Neither Fannie Mae or Freddie Mac issue loans directly. Instead, they purchase loans and resell them in bundles. In 2011 and 2012, they increased the fees they charge to guarantee mortgages, which reduced their advantage over private-sector firms.

Source: “Fannie Mae, Freddie Mac to Lose Market Share to Private Capital: CBO,” Reuters (Dec. 16, 2014)

Prospects of Condominiums Comeback Are High

Condo sales have been on a roller coaster ride in recent years, as the recession hit the sector hard. But is the country ready for a condo revival?

“Condo sales moved sideways several years after the recession before picking up steam again in 2013,” CoreLogic Deputy Chief Economist Sam Khater writes on the company’s blog. “This year, it continues to rebound and currently accounts for 12.3 percent of all sales in 2014.”

As of June 2013, 22 of the 25 top condo markets reported rises in sales compared to prior years. But interest-rate rises in the second half of 2013 caused sales to cool off somewhat, similar to what occurred in the overall market. By June 2014, only 14 of those same markets were showing increases year-over-year, CoreLogic reports.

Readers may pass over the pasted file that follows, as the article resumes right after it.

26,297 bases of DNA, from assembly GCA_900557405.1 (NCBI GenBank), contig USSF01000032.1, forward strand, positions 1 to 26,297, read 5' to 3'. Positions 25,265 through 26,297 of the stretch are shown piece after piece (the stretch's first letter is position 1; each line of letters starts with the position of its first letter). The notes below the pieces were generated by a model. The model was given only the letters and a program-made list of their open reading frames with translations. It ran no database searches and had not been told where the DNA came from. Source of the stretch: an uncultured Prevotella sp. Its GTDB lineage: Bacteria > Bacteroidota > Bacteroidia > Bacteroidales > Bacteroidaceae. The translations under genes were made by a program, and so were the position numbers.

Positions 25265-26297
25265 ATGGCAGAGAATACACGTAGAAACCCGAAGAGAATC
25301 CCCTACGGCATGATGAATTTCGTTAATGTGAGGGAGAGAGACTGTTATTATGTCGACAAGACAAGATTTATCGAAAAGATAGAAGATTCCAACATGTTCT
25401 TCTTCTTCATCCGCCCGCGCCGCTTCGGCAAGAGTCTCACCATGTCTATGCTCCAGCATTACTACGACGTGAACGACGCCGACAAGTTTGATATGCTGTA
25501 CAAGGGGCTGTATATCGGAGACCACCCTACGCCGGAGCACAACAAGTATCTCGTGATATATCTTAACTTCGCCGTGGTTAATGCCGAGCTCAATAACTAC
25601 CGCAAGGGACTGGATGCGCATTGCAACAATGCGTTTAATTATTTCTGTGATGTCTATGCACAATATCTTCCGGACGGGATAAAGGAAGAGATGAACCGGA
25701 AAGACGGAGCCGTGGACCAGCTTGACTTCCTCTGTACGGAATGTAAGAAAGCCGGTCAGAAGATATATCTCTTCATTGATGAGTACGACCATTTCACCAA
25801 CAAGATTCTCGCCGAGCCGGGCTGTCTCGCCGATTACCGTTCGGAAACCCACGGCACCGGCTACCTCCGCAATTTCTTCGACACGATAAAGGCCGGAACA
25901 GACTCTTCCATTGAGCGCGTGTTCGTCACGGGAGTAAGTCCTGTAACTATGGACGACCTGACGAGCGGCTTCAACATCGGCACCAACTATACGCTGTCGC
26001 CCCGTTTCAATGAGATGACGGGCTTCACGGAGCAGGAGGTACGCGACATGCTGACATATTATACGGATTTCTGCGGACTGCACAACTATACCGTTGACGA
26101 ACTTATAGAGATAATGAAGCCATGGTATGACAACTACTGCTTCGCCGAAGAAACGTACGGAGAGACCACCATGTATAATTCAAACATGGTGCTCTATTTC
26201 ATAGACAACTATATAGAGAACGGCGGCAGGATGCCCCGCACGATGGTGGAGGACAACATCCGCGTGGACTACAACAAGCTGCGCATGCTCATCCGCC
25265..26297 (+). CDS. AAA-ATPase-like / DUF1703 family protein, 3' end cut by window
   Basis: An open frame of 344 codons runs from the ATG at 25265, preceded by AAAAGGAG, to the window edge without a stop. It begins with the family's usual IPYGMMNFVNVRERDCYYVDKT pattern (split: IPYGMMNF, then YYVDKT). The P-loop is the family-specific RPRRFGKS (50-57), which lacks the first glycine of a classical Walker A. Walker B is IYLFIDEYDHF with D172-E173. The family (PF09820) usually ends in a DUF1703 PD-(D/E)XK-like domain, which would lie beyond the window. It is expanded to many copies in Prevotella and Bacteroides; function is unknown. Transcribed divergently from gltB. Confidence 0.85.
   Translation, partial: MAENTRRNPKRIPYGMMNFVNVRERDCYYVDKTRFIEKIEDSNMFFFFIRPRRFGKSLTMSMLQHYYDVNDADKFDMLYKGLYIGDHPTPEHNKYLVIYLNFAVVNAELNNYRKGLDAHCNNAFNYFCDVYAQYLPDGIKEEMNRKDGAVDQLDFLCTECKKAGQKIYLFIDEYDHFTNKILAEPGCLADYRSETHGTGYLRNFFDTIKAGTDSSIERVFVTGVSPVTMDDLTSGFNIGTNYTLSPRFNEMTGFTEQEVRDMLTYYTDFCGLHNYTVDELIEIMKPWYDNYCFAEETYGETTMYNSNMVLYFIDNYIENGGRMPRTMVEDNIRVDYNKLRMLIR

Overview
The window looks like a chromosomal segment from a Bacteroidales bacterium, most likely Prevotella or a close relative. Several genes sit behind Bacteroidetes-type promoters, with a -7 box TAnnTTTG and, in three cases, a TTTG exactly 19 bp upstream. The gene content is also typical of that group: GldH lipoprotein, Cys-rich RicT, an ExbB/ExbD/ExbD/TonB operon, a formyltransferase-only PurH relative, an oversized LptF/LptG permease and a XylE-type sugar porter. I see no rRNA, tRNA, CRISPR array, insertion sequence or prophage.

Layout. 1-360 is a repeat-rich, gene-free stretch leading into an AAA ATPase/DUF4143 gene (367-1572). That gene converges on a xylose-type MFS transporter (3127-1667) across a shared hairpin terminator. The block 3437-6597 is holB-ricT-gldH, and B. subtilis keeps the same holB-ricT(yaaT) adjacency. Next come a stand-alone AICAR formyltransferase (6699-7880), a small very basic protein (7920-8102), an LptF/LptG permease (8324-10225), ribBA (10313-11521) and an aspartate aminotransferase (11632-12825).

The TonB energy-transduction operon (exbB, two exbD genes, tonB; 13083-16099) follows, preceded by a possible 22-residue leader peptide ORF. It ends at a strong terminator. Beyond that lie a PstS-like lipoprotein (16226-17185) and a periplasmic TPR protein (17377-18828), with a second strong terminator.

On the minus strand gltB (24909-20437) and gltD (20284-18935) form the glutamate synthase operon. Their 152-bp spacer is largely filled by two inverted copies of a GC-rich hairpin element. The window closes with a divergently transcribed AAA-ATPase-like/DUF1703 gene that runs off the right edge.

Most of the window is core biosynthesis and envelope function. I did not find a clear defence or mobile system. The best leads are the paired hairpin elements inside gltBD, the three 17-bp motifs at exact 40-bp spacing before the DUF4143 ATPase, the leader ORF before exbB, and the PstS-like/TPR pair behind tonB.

Housing analysts are optimistic the condo market is poised for a big rebound, particularly since the largest cohort in the U.S. is the 20-to-24 age group.

“This specific age cohort might currently be driving today’s rental market, but they will likely be driving the first-time home buyer and condo markets over the next five to 10 years, driving demand for newly built condos,” Khater notes. “That demand is heavily needed in the market now, given that newly built condos were hit harder in the last housing downturn than newly constructed homes overall.”

Source: “The Long-Term Rising of Condo Sales,” CoreLogic (Sept. 30, 2014)